My poor son, Jack.
He says to me, “No one is letting me be me.”
His eyes beg for sympathy, his lower lip eases out. He asks for a hug, and I open my arms with a heavy heart — my 8-year-old is hurting, and he needs me.
“What’s going on?”
“No one’s letting me be me.”
“Okay, but tell me more?”
“Like mom. … Tonight. … Not letting me …” Jack burries his face into my chest and mumbles, “pick my nose.”
“Jack. That was at the dinner table. You can’t pick your nose at the dinner table.”
“I’m not having this conversation with you. If you need to pick your nose, go to the bathroom. Nose-picking at the dinner table will always get you in the dog house. Always. And it would be a disaster on a date.”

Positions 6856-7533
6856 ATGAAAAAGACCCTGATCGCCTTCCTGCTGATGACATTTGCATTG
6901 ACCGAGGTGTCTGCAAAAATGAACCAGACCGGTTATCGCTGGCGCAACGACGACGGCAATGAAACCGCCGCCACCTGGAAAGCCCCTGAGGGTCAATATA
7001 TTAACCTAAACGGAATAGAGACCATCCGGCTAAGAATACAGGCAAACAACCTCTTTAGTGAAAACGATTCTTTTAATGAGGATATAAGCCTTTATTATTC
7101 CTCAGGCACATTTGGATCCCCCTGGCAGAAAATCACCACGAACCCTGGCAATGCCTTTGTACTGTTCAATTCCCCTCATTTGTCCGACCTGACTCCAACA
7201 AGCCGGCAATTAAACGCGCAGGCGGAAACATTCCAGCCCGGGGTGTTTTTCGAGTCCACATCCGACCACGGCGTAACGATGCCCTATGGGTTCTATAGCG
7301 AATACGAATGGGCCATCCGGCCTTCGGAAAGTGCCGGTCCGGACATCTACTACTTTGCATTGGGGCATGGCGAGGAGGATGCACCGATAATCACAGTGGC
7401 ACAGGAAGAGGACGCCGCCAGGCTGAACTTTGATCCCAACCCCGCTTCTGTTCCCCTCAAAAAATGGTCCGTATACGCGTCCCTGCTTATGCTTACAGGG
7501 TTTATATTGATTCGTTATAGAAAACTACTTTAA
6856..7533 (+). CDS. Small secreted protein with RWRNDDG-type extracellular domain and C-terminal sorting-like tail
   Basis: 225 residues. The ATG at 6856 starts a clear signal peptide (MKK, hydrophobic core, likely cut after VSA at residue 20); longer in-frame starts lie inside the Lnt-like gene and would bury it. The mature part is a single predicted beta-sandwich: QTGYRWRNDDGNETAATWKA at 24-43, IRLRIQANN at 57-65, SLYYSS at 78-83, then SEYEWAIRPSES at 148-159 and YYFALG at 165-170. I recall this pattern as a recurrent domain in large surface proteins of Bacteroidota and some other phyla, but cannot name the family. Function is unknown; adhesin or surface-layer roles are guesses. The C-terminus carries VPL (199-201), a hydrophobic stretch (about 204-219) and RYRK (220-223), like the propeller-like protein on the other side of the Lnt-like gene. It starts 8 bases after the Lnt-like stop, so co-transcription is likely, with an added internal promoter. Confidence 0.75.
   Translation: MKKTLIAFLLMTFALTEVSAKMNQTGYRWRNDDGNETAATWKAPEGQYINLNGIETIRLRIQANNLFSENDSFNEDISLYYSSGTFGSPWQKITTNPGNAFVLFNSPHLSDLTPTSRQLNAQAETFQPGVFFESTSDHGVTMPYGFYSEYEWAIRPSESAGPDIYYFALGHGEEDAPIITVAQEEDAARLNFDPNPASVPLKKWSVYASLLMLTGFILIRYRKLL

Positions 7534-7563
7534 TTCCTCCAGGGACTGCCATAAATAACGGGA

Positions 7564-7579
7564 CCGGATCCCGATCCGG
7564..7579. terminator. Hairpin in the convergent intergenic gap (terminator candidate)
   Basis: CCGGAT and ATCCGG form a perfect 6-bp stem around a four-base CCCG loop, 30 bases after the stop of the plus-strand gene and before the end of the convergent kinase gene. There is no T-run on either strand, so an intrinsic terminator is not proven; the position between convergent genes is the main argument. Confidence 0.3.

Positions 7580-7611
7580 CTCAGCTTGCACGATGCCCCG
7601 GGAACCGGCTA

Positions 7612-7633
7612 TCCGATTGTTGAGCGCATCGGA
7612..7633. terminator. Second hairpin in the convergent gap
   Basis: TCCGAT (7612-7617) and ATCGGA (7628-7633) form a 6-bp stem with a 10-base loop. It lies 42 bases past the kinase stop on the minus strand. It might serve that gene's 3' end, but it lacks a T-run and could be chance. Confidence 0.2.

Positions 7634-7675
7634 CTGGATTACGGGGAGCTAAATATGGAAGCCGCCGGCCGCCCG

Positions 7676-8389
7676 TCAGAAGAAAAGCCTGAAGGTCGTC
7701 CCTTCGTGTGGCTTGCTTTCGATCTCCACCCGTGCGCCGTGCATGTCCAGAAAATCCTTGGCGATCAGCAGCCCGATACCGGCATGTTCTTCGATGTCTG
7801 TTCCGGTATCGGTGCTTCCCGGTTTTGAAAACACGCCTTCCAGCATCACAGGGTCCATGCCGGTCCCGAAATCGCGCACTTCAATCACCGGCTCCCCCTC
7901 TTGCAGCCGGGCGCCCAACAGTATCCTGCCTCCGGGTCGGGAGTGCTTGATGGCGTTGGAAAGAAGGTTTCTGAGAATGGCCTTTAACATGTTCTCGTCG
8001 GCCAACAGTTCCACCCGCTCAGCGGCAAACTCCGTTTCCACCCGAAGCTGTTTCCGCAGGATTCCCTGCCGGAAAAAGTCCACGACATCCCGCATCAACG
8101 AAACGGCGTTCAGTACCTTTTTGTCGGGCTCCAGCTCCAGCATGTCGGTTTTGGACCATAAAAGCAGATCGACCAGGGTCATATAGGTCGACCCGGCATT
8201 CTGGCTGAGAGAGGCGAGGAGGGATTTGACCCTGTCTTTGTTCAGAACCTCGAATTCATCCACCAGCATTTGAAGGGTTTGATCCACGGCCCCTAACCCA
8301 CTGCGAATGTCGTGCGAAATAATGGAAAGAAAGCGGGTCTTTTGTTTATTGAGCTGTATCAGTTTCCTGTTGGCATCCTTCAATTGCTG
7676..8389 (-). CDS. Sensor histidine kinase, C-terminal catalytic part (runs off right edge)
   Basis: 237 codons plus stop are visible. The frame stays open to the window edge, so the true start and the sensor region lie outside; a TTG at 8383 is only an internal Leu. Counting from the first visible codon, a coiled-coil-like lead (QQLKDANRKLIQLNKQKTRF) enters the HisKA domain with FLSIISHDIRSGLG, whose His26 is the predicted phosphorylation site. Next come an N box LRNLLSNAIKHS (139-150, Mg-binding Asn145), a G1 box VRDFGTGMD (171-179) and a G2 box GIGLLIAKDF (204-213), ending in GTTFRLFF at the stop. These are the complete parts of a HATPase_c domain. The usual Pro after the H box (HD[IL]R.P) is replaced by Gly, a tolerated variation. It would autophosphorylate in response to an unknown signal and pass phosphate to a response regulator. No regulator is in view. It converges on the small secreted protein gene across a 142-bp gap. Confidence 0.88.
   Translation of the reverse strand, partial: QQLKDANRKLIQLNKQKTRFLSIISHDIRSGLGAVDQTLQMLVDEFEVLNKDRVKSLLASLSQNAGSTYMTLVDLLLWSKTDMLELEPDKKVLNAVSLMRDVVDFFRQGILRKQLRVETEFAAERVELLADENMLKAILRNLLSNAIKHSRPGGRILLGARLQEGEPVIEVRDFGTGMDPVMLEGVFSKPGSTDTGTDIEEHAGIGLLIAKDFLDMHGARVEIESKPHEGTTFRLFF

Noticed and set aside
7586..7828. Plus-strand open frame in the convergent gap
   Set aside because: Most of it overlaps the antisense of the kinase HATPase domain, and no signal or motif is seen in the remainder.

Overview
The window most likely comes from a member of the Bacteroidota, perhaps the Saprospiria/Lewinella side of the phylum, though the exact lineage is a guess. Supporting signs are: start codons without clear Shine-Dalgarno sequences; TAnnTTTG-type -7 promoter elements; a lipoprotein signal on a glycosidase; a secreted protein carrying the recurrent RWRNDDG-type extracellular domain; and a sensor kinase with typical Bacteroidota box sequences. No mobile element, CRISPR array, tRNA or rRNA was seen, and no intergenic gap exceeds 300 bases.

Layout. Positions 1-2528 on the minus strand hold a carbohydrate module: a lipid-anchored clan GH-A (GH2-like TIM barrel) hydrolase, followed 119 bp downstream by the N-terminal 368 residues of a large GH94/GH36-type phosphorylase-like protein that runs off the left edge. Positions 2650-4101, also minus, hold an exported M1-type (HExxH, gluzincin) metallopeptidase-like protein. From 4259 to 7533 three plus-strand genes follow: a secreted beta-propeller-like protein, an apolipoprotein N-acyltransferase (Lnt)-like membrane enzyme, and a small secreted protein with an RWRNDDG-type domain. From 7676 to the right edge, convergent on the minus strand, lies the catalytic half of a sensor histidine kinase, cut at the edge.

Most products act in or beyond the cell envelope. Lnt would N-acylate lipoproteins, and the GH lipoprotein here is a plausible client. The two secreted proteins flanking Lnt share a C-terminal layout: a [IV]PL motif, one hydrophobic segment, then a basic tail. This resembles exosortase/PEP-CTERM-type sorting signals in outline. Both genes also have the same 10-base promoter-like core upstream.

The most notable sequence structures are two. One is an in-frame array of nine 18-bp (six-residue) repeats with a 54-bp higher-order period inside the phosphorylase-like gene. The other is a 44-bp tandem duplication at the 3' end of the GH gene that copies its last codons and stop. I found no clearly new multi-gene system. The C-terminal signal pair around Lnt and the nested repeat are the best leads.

We hug a little more, and then I ask, “Who else is not letting you be you?”
He tells me about school. Apparently, some of the rules and procedures and curricula don’t jive with my expressive, language-oriented, naturalist son.
Math? Don’t even go there.
Penmanship? The banal work of simpletons who obviously don’t care about more important things, like how volcanos happen or how the White Oaks Elementary “bug club” might someday undermine the world’s insecticide companies.
He says, “I wish school had just two subjects: talking and reading.”
I nod in concession. That would be nice. I must admit.